Renting your own jet ski is a great way to zip around and jump over the waves in Cartagena Bay in a one-of-a-kind experience. Luckily, there are plenty of outfits available (and many also offer paddleboard and windsurfing equipment for rent) so you can easily cool off as you enjoy the views around you.
If you’re new to jet skis, an instructor can help you figure out the technicalities so you’re ready to set off. Rental prices include lockers, access to the showers on the beach and soft drinks, so you don’t have to worry about anything and just enjoy the water.
36 – Sip a cup of Colombian coffee
You can’t visit Colombia without enjoying a taste of the superior arabica coffee that’s known around the world. And Cartagena has plenty of great cafes to ensure you enjoy the experience from beginning to end.
Ábaco Libros y Café, where you can pick up a book or two (grab something by Gabriel Garcia Marquez as a souvenir to take home), is a beautiful old bookstore with floor-to-ceiling bookshelves and great coffee.
There’s also Café del Mural, a small space in the Getsemani neighborhood. Tucked away in a colorful street filled with murals, the cafe itself is simple and all about the coffee. The owner and his team roast the beans themselves, and the cafe serves unique mixes that include spiced coffees and probably the best strong iced coffee (known as Nitro Cold Brew) you’ll find in Cartagena.
Located in the heart of Old Town, Café San Alberto serves coffee grown on their own farm in a colorful fun space.
37 – Walk the fun streets of the San Diego neighborhood
Located within the old walled city, the San Diego neighborhood is home to some of the most colorful streets and walls in Cartagena. There’s a bohemian vibe to the streets here, with colorful houses and busy plazas adding to the charm.
The colonial Santo Toribio church and the Plaza Fernandez de Madrid are both worth a visit. There are plenty of cute little restaurants (try La Mulata for great Caribbean cuisine) if you need a bite.
Perhaps the most unique place to visit in San Diego is Las Bovedas (The Vaults), a series of 23 spaces sitting under a long arched passageway. They were once used as a prison and dungeon, and to store ammunition, but today they serve as shops selling arts and crafts, souvenirs, and drinks.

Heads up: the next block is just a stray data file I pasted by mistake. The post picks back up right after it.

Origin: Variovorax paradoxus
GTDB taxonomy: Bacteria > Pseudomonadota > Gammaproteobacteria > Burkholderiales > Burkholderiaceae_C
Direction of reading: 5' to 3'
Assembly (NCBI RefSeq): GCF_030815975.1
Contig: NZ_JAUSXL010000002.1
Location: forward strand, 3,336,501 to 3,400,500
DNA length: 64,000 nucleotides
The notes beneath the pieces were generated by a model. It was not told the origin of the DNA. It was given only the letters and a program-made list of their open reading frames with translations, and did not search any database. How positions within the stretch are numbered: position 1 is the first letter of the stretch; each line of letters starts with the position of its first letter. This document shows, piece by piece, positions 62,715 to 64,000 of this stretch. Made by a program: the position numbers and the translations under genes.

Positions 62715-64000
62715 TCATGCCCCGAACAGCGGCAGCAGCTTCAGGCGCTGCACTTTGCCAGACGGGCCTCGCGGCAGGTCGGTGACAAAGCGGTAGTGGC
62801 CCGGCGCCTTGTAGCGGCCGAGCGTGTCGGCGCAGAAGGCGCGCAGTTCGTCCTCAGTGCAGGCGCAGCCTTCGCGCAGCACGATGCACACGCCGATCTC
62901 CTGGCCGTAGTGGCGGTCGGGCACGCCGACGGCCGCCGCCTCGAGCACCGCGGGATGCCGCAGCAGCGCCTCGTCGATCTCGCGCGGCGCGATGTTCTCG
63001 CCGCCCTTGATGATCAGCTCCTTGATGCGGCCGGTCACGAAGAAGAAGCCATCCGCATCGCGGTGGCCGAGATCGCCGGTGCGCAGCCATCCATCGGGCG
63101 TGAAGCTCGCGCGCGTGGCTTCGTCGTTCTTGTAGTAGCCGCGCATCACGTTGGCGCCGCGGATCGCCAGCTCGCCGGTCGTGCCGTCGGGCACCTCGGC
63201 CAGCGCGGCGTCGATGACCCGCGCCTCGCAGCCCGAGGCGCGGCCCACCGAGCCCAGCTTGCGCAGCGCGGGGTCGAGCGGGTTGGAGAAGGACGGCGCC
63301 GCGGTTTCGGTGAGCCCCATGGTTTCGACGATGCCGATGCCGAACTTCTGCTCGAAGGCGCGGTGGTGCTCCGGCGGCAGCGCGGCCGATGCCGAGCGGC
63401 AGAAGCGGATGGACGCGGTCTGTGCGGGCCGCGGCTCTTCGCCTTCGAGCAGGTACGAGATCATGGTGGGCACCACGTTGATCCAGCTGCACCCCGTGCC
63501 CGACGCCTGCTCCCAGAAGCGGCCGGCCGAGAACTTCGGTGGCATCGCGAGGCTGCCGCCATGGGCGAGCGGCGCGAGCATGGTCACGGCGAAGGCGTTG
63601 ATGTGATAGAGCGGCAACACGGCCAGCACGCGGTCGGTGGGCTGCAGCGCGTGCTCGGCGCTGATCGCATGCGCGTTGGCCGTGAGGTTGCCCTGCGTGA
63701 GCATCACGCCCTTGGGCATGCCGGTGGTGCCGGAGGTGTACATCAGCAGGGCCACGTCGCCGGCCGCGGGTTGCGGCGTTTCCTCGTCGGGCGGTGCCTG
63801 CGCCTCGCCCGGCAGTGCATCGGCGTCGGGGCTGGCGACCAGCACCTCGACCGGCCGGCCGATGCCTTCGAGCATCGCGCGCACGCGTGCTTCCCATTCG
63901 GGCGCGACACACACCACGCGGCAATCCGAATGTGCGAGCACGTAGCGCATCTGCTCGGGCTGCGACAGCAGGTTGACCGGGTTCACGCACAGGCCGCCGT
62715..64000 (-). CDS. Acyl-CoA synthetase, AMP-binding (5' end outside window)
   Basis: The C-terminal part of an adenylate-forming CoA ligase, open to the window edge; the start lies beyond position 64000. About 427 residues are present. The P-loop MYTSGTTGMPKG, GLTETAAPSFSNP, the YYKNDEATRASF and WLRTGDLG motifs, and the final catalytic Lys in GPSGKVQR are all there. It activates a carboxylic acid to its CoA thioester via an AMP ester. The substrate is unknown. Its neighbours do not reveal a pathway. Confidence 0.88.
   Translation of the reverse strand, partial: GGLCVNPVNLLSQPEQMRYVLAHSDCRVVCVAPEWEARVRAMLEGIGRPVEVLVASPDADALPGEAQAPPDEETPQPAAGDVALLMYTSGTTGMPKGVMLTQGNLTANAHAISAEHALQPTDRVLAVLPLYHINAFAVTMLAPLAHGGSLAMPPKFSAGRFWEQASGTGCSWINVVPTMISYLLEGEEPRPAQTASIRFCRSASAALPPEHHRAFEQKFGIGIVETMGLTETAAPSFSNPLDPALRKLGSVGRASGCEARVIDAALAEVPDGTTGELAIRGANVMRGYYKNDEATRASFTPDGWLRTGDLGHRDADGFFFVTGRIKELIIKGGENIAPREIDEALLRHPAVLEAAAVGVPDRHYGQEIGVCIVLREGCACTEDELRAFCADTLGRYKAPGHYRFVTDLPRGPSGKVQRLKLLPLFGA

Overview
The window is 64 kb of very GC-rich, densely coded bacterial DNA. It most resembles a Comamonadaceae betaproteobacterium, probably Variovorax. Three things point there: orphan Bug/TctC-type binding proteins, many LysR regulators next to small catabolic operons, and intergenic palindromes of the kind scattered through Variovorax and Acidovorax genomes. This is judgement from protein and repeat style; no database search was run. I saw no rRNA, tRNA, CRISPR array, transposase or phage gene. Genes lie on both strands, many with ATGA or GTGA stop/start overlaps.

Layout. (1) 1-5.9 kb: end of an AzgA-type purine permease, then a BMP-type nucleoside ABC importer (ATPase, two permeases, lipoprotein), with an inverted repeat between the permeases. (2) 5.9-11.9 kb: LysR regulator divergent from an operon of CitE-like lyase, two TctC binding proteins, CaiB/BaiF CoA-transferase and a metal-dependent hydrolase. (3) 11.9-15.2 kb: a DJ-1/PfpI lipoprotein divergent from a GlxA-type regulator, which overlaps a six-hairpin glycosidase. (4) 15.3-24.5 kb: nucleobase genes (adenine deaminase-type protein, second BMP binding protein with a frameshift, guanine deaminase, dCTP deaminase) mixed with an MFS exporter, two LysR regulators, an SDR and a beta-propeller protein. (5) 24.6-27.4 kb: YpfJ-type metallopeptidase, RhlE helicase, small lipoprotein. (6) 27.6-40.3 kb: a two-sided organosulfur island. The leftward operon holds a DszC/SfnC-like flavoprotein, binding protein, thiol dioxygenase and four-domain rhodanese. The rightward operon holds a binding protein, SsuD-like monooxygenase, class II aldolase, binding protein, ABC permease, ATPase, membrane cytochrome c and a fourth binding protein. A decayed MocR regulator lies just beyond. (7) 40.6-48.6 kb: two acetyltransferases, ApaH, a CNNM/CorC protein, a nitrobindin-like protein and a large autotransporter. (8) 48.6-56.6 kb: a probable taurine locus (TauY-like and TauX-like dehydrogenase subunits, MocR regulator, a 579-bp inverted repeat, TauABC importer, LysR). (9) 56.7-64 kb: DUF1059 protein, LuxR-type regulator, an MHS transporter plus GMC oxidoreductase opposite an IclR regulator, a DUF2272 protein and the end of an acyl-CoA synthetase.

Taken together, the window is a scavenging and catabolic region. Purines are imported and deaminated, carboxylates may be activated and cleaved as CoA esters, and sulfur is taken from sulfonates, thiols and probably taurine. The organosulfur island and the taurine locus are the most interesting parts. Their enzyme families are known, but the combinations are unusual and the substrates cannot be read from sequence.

38 – Discover the region’s culinary traditions with a food tour
The best way to discover the tastes and smells of Cartagena is with a street food tour. Make sure you arrive hungry, as the tours will take you on a city walking adventure to the best food stalls serving Colombian delicacies.
You’ll have a chance to greet cooks, try local beer and coffee, and discover the melting pot of flavors that make up the cuisine of the country. You’ll taste empanadas, arepas, and fried plantain – and come away with great memories of Colombia’s great sweet and savory treats.
Your knowledgeable guide will share stories about Cartagena’s history and how the culture of the country was shaped as you explore hidden corners of the city.
39 – See the sun set from Baluarte de Santo Domingo and Café del Mar
The Baluarte (bastion) de Santo Domingo is part of the original fortified walls of Cartagena and was built in the 17th century to help protect the city from sea access. Today, the stone fortification is a popular lookout point over the sea, a great historical place to tour, and a great place to see the sunset.
The well-known Cafe Del Mar is located right on the Baluarte. Don’t let the outdoor seating confuse you – this is an upscale lounge that requires reservations if you want to secure a spot in the late afternoons.
Live DJs are a common sight here and the menu includes plenty of cocktails and other drinks while you enjoy the grand ambiance.
40 – Spend some time at the best beach clubs
You haven’t really enjoyed the laid-back side of Cartagena if you haven’t visited a beach club. Luckily, the city and its surroundings have many to offer no matter your budget and what amenities you’re looking for.
Blue Apple Beach Club is by far the most popular, offering eco-friendly features, fresh menus that change daily, and sunbeds by the beach or the pool. Located on Tierra Bomba and filled with activities – from going horse riding to getting a massage – this is the place to be if you only have time to visit one beach club.
Bomba Beach Club in Punta Arena is very family-friendly and a day pass gives you access to hammocks, swing beds, and a great swimming pool.
Bora Bora Cartagena Beach Club is a bit more expensive, but a day pass also includes the speed boat ride to the Rosario Islands, lunch, a beach bed, and even a welcome drink.
41 – Whip up a three-course meal during a cooking class
Excited about Colombian food? You could join a cooking class to learn how to make some of your new favorite dishes yourself. Most cooking classes start with a trip to the famous Bazurto Market, a traditional market where the locals shop and tourists rarely get a chance to visit.